Both airlines also offer elites who surpass the qualification threshold for their elite tier and go above and beyond. American recently unveiled a new set of Elite Rewards that include lucrative bonuses on miles, systemwide upgrades and flight discounts, whereas US Airways’ Special Dividends program is a bit more limited but includes perks like gifting elite status and US Airways Club membership. Although American Airlines just introduced its new suite of Elite Rewards, leading many to speculate that it would unlikely change them soon after a merger, there are no guarantees, and it’s possible that a new elite gifts program would be much more limited in scope post-merger.

US Airways Old Plane

US Airways is often criticized for flying old planes.

8. AA Elites Won’t Have To Fly US Airways’ Old Planes: While US Airways has a great international premium product with its Envoy class, many of its domestic planes are old and outdated.  I even read one passenger review that claimed to have seen duct tape on a crack in the window! US was also lagging behind when it came to in-flight WiFi but it has fortunately been catching up lately, with 1,293 of its daily flights offering service, according to the Routehappy survey released in June. All Airbus A321 aircraft are equipped with Gogo WiFi, and the service will expand to the Embraer 190, 170 and 175 aircraft come fall 2013.

However, overall they are still far behind several of the other domestic carriers, and American is setting a new high standard with its massive order for new aircraft, which will phase out some of their old clunkers and include new business and first class seats as well as updated economy offerings. Their new Airbus 319 arrived in Dallas last week (for the full details, check out our sneak peek) and will begin service on September 16, 2013, from Dallas/Fort Worth to select cities, and then will increase throughout the year. The A319 joins other members of the new fleet, which includes the forthcoming A321T, which is scheduled to begin service from New York JFK to Los Angeles and San Francisco in early 2014. The A321 will have a three-class cabin, plus fully lie-flat First and Business Class seats. The A320neo aircraft with next-generation engine technology will begin service in 2017. AA Elite flyers are naturally excited to be flying in the new stable of planes and will be disappointed if they end up stuck on an old US Airways dinosaur instead if the fleets are combined.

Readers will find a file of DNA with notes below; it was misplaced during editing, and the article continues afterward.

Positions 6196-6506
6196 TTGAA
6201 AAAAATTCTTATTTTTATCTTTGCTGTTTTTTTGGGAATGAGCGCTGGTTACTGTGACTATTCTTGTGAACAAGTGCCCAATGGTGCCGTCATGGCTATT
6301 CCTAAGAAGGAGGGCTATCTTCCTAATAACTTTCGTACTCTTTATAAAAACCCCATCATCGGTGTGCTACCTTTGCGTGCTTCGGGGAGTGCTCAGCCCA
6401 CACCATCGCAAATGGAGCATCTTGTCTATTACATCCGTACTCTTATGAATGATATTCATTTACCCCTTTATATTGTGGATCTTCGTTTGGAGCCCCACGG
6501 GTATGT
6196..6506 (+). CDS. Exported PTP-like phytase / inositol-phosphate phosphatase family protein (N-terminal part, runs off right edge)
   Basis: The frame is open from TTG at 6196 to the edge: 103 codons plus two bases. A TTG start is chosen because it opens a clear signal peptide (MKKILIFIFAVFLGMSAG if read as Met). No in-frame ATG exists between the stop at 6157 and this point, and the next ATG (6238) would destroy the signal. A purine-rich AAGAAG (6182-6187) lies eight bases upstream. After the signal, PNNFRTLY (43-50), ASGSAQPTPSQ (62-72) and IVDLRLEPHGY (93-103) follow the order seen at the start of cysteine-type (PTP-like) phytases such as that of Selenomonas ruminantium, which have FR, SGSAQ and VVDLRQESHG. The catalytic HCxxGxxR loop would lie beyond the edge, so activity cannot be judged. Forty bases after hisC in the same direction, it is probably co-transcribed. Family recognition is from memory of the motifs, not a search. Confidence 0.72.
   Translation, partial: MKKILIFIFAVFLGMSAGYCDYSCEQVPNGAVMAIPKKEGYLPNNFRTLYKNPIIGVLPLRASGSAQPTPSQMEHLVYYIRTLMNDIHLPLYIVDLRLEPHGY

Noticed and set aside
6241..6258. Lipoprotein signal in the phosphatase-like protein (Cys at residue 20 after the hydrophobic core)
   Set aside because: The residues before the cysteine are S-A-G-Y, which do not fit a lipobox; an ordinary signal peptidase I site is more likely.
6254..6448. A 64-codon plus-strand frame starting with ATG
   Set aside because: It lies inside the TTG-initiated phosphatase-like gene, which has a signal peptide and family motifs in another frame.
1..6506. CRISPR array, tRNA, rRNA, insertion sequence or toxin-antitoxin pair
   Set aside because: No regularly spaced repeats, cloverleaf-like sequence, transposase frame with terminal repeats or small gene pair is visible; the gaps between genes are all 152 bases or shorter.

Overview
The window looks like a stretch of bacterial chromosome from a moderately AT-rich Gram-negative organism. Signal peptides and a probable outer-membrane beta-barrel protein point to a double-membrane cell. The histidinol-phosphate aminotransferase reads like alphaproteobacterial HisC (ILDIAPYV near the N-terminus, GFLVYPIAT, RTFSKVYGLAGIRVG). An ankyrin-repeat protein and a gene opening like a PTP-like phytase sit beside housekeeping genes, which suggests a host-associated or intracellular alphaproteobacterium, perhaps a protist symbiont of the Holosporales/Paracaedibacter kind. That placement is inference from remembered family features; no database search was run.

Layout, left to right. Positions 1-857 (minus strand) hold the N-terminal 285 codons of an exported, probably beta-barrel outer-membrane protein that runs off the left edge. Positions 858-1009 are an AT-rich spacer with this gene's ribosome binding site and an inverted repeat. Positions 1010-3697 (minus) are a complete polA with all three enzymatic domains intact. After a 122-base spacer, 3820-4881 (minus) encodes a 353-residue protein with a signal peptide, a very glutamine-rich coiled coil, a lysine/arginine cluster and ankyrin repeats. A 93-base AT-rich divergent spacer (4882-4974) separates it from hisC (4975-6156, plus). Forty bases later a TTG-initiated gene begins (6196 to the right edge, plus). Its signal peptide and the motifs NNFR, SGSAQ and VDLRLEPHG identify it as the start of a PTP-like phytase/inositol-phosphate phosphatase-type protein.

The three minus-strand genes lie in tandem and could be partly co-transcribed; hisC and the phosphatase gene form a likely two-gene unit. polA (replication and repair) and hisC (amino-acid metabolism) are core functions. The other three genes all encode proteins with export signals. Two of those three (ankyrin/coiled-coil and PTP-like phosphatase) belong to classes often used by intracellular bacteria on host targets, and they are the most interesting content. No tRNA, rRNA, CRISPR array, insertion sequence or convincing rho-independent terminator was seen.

US Airways World Mastercard

If the merger goes through, it will eventually mean the end of the US Airways World Mastercard.

9. Without the Merger, the US Airways Credit Cards Wouldn’t Go Away: In June, American agreed to have Citibank as their credit card issuer going forward. Subsequentaly, Barclaycard, the current issuer of US Airways’ credit card, will eventually stop offering that product, and I suspect that Barclaycard will ultimately convert existing US Airways Mastercard holders into Arrival cardholders. The benefits of the US Airways credit card add up to a lot so it would be sad to see it go, here are the key ones that I like and will miss: